An esoteric work doesn’t make a brilliant work.
I agree. But I would say that MD only goes under the disguise of being esoteric. We could almost say that it is esoteric like a hobo is esoteric. That is to say, it is the paradox of an esotericism that is completely out in the open and exposed…it’s just that nobody cares either way.
Are you trying to be artsy, esoteric, or pretentious. 😛
I just have a nagging fear that “The Passion” may be the fulfillment, and most virulent form, of everything ‘Hollywood’ has ever tried to be.
 
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onaquest:
My concern when it comes to movies is the use of the actors and the state of their soul. Many films may have an ultimate goal of shedding light on a particular artist’s search in understanding God. but with many movies that leaves the actors at the disposal of someone being used as the director works out his own soul.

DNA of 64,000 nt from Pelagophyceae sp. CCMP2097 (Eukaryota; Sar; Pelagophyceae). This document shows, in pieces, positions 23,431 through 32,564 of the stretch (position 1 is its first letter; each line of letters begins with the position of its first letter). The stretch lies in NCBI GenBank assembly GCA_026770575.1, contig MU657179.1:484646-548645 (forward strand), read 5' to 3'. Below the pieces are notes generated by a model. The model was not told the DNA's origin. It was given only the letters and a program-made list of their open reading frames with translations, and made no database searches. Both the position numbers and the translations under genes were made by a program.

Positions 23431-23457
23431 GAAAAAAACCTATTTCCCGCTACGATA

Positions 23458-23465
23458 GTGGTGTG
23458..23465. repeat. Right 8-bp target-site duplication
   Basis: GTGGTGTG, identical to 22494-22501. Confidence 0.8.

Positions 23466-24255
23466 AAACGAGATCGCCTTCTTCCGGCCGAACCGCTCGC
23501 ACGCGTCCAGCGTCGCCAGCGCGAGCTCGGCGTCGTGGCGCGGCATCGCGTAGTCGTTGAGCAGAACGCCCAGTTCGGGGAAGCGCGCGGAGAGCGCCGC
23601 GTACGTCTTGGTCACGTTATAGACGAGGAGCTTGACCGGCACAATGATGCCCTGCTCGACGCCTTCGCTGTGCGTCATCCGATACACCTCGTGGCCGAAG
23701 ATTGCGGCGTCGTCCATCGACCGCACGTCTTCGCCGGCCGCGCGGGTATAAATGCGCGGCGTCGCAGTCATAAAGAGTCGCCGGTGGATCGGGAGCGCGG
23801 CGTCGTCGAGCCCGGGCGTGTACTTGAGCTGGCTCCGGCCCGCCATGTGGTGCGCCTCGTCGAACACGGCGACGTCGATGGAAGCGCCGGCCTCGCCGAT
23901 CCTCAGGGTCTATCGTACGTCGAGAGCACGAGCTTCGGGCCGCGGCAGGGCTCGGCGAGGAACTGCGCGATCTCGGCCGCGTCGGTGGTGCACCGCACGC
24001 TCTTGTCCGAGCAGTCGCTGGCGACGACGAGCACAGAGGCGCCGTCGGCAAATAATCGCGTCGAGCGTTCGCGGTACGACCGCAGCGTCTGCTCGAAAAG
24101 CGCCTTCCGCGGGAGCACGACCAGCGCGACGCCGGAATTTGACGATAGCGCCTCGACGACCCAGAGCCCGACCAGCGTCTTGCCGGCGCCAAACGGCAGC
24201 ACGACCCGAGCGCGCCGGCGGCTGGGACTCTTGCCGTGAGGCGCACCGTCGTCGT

I’ve wondered about this too. This seemed to be Ebert’s concern in his Blue Velvet review way back when (it’s on the BV dvd, by the way). I’m not sure I understand the question, even when I pose it to myself… Perhaps it is the gift of actors; They give of themselves that we might not have to. It also seems as if the conditions in America (and possibly the world) are such today that a rape or molestation must occur ‘inside the story’ to make it possible to see, and hopefully prevent, the rape or molestation that occurs without. Somehow the movie itself (represented by the lead female character, at least by the two director’s I mention) must be raped in order that we, the audience, might be spared being raped by the movie. And yes, it may be an either-or situation in our day. This, I think, is our doing because we have developed a “habit of seeing” that cannot not see rape in everything…
 
Hello all!

Here’s my 2 cents worth= No. Speaking for myself at least, movies seldom even enter my thoughts let alone my “universe.” I am not a big “movie” person. I avoid 99% of movies because I don’t want to support Hollywood. They have an agenda in my opinion. They have gone beyond the scope of entertainment and now “proselytize” for a base moral agenda with which I want nothing to do with. (ok, that was a little more than 2 cents), but that sums my feelings up for the movie industry as a whole pretty well. - Mfaustina1